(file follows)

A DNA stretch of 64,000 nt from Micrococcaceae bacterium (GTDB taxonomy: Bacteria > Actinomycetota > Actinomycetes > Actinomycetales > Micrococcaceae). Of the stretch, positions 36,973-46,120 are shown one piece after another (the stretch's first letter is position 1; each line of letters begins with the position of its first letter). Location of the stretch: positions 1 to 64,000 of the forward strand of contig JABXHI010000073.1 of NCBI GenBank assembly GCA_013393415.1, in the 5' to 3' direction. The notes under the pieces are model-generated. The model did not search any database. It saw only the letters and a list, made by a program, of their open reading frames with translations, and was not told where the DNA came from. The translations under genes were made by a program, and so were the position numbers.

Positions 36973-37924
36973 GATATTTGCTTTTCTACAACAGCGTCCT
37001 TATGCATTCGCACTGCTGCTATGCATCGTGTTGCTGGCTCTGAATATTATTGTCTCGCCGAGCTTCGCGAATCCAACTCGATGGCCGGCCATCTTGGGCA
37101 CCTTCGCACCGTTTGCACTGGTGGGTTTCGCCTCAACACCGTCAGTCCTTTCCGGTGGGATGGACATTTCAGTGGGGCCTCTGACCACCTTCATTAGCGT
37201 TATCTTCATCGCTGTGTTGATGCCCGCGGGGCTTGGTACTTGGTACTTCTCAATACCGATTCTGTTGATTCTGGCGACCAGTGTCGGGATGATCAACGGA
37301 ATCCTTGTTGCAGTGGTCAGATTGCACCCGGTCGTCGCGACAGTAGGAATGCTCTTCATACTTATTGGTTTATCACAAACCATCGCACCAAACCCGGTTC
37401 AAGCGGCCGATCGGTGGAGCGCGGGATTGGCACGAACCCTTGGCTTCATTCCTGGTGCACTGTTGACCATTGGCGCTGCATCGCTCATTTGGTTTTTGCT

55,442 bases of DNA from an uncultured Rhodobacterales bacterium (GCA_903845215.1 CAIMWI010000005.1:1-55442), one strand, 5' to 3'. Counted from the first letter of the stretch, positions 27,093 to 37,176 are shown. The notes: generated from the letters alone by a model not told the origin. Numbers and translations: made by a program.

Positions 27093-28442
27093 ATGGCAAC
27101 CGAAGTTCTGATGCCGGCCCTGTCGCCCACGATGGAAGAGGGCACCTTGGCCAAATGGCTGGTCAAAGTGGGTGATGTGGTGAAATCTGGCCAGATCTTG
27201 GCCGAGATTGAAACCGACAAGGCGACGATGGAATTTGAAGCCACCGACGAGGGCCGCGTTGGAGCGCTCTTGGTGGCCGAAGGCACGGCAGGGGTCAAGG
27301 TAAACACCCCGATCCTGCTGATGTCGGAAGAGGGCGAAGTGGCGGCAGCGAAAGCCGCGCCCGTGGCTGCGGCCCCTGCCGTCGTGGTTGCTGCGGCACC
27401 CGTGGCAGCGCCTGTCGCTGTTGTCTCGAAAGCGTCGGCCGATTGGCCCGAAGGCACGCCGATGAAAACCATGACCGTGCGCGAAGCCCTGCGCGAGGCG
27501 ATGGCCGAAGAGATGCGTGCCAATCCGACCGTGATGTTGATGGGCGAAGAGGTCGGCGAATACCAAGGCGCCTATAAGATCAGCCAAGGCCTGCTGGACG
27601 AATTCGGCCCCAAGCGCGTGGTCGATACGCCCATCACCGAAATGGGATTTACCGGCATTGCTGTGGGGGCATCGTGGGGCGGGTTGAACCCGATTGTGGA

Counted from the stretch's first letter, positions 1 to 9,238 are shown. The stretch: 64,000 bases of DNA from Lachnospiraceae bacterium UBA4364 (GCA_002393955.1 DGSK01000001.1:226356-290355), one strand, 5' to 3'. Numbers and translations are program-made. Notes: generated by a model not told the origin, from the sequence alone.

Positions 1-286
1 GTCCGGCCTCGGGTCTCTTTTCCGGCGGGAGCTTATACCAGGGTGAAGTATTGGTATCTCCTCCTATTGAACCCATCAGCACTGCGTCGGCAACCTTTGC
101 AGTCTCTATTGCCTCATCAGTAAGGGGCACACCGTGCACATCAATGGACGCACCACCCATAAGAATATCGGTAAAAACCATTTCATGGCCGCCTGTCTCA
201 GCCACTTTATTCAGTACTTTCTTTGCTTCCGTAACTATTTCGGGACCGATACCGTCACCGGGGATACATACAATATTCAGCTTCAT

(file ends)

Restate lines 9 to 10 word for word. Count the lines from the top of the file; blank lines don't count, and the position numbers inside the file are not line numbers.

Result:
55,442 bases of DNA from an uncultured Rhodobacterales bacterium (GCA_903845215.1 CAIMWI010000005.1:1-55442), one strand, 5' to 3'. Counted from the first letter of the stretch, positions 27,093 to 37,176 are shown. The notes: generated from the letters alone by a model not told the origin. Numbers and translations: made by a program.

Positions 27093-28442